“I wanna spin, Mamma.”




Over the holiday, we had many quiet days. Partially, this was due to our crazy weather this winter but mostly because we were sick. James has been asking more and more about my spinning wheels. In our bedroom, I keep quite a few of my wheels set up to be able to sit down and spin when I can. Often one or more of my wheels has a project on it but currently, I don’t have any projects on any of my wheels*.

*By the time this is published, I will have at least two projects going that I was in the process of planning while writing this!


This quiet area in our room has become progressively more cluttered and is in desperate need of de-cluttering, vacuuming and dusting but I wanted to ply a beautiful combination drafted yarn prior to starting that mammoth project. Mostly, I wanted to ply because well, it’s better than cleaning! But also, I was craving some ‘me time’ and the kids started off playing quietly in one of the other bedrooms. They were content, happily laughing and building a ‘camping site’ while I plied. Recently, I have taken to plying on my Mach II because of the huge bobbins. I find the wheel a bit much to spin singles on but overall, I like the feel for plying. The large bobbins help too! After plying, I can pull the bobbin off and switch to the skein winder, counting up yardage quickly and checking my WPI prior to washing (I like to compare pre and post-wash).

After the kids had been playing for a while, they naturally gravitated into our room and onto our bed. Slowly but surely, they navigated over to my wheels – I have 4 stored in our room – and asked to spin. I set Norah up on my Matchless, just treadling and watching the drive wheel go round. James wanted to spin for real though and that always poses a problem: The coordination between treadling and feeding commercial yarn onto the bobbins of the Pollywog always seems to be too complicated followed by very tangled yarn (and a very frustrated Mama). And to be honest, I was almost finished plying. Selfishly, I just wanted to finish.



He kept asking. And I eventually gave in because he was asking really nicely. There was some KnitPicks Palette on my dresser and I decided to start him on that instead of finding anything heavier. I usually get him using a worsted weight yarn like old Cascade 220 or Berroco Ultra Alpaca. Within just a moment he had the coordination! What a difference a couple of months makes! I can’t believe his fine motor, which has always been astounding for his age but seeing the ‘ah-hah’ moment was incredible! And he was so incredibly pleased with himself – he was elated. It was cool. He even wanted to ply so after a while, we started a second bobbin and eventually, he had enough to put the two onto the ‘Lady Kate’ as he called it. Plying was a little harder for him to grasp and I find my adult students often struggle with plying as well. It is a completely different movement and feel. By this time, he was getting tired and hungry – he’d been ‘working’ for over 2 hours – and we decided to take a break. He hasn’t wanted to try it again since but I’m going to wind off his yarn this weekend and show him ‘his yarn’ and see what he says! I’m hoping it’ll encourage him to try again one morning when he’s ready again.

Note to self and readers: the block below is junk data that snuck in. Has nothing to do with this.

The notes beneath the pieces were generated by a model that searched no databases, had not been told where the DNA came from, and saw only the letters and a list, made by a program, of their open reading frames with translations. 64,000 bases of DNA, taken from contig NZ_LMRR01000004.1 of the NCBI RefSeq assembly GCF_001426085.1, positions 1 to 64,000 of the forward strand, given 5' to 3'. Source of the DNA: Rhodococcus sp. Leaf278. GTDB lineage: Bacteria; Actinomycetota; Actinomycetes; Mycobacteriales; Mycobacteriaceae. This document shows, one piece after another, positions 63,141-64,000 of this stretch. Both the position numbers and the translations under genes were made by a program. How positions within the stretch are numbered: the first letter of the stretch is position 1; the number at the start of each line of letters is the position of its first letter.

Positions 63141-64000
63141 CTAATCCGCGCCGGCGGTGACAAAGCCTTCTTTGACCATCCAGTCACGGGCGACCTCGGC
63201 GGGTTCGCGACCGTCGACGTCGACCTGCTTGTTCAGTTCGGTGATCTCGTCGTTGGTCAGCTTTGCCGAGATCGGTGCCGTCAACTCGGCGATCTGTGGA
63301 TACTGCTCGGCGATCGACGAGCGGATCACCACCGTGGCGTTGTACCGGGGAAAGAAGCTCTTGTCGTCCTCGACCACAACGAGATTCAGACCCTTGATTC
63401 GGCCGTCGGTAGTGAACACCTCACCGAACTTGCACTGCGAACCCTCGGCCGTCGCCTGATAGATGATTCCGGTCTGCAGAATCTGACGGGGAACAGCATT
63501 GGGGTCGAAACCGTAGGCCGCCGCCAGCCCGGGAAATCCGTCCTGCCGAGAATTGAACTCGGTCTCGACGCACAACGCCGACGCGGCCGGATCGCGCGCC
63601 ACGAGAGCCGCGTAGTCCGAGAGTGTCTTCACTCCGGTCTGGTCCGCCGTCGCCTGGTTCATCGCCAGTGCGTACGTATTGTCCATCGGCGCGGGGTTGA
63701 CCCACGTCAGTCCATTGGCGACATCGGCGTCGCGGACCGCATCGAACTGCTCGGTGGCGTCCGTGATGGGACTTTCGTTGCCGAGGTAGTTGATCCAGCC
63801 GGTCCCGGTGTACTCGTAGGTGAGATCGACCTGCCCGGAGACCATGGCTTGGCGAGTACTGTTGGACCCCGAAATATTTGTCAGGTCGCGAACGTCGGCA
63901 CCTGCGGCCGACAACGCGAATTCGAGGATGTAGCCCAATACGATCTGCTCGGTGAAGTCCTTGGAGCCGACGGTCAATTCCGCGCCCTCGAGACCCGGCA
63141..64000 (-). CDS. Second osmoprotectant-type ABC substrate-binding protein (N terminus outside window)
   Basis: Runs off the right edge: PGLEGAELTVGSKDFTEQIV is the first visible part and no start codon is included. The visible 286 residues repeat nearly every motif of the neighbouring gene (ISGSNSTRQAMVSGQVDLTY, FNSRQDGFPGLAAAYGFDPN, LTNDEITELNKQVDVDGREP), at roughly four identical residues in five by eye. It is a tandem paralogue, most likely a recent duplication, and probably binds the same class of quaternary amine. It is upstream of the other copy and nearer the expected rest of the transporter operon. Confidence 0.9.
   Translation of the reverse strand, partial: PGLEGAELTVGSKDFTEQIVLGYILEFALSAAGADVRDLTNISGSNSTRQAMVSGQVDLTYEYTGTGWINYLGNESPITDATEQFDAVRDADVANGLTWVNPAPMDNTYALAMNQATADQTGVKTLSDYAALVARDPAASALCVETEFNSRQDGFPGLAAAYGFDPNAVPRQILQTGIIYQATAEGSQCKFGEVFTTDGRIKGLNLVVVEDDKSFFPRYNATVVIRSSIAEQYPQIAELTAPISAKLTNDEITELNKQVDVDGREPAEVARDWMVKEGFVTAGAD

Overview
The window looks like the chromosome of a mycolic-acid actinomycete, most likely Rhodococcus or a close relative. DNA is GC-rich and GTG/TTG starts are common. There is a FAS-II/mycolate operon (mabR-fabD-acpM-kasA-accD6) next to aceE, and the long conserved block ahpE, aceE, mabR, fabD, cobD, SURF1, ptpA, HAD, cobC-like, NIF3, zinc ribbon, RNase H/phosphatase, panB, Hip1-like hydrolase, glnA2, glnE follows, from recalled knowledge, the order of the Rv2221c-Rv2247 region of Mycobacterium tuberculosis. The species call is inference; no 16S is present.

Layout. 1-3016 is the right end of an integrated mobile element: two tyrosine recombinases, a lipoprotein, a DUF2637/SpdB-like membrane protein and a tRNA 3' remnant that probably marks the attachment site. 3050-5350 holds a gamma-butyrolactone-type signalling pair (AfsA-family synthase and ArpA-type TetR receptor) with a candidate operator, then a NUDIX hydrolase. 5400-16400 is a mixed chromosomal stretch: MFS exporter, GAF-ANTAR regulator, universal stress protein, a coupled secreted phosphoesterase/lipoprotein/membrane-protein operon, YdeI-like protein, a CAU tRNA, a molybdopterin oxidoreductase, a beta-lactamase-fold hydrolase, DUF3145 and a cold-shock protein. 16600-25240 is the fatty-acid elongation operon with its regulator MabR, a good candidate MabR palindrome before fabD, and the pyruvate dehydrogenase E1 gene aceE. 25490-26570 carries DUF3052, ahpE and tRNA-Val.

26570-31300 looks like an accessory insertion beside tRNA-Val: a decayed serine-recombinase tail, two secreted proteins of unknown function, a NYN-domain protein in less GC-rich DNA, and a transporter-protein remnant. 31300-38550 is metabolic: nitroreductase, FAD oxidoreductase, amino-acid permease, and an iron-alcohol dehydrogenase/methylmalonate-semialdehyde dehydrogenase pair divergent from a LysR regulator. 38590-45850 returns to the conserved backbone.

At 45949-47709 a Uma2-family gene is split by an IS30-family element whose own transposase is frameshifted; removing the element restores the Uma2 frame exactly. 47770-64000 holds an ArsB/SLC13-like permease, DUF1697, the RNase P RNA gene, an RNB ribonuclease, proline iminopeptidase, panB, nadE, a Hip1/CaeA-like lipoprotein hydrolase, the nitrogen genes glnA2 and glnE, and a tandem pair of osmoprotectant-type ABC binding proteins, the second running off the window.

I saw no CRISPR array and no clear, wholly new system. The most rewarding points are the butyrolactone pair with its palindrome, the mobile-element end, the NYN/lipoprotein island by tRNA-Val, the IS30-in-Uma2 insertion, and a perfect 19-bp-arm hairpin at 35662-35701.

In the end, I finished my yarn and helped him make is own so I call that a First Class win! Have you taught your kids to spin? Did you start on a wheel or spindles? I’d love to hear your experience.

Join the Conversation

  1. My daughter has expressed interest in learning to spin. We started out a couple of years ago, with her sitting on my lap while I spun, but then recently we gave park and draft on a spindle a go. She hasn’t quite gotten it yet, but I’m glad the interest is there.

  2. Tats Dent says:

    Help. We can not get the link to work. It opens in News and we can’t open it in podcasts. Thanks Angie x

    Sent from my iPad


    1. Angela, which link?

  3. rebbiejaye says:

    This is so sweet! Spinning wheels are such kid magnets.

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